Misapplication of “value for money” requirements when purchasing software results in poor value for money - Government purchasing policies for software tend to support the creation of monopolies.
Government purchasing has effects on the price paid by citizens for the product purchased. In some cases purchasing produces volume which permits scale discounts and therefore a net benefit to citizens who also purchase the product. However, in the case of lock in software Government purchasing can create a monopoly in the software which leads to increased costs for citizen purchasers and a net detriment for society as a whole. It is not appropriate for value for money policies to be assessed on a per acquisition basis when software is being acquired. Doing so will almost certainly create net costs for the community when considered in the aggregate.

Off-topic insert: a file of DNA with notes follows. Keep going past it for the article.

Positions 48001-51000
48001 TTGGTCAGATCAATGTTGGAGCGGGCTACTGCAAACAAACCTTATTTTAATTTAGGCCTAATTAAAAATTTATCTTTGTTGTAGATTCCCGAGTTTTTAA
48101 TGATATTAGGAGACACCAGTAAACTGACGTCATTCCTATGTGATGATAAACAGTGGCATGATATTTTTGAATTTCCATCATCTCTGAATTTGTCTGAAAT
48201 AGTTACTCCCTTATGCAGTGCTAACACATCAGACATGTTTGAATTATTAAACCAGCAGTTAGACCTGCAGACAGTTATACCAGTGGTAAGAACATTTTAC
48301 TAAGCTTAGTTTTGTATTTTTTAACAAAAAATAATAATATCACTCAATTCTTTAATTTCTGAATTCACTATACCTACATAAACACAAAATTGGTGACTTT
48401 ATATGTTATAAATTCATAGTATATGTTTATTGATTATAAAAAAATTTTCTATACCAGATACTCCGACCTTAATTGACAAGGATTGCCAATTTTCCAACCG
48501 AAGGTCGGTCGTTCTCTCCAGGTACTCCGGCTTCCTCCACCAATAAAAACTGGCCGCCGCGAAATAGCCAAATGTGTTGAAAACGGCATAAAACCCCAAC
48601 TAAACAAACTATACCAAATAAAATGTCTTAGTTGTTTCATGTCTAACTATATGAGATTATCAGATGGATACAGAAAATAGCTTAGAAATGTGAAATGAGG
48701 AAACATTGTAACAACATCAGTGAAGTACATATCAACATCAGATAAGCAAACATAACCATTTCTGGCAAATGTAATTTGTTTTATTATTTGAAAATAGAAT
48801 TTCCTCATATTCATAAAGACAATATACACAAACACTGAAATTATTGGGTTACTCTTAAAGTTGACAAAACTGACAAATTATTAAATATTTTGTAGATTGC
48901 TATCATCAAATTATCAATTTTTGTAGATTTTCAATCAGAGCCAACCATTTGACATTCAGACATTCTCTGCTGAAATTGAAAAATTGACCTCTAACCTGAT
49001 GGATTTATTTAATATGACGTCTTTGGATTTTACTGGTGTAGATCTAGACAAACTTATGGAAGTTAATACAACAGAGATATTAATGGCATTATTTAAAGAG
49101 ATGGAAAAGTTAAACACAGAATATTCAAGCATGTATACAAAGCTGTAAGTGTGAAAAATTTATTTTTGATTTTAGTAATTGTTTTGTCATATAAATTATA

Read the rest of Brendan Scott's article here: The Tragedy of the Anti-Commons.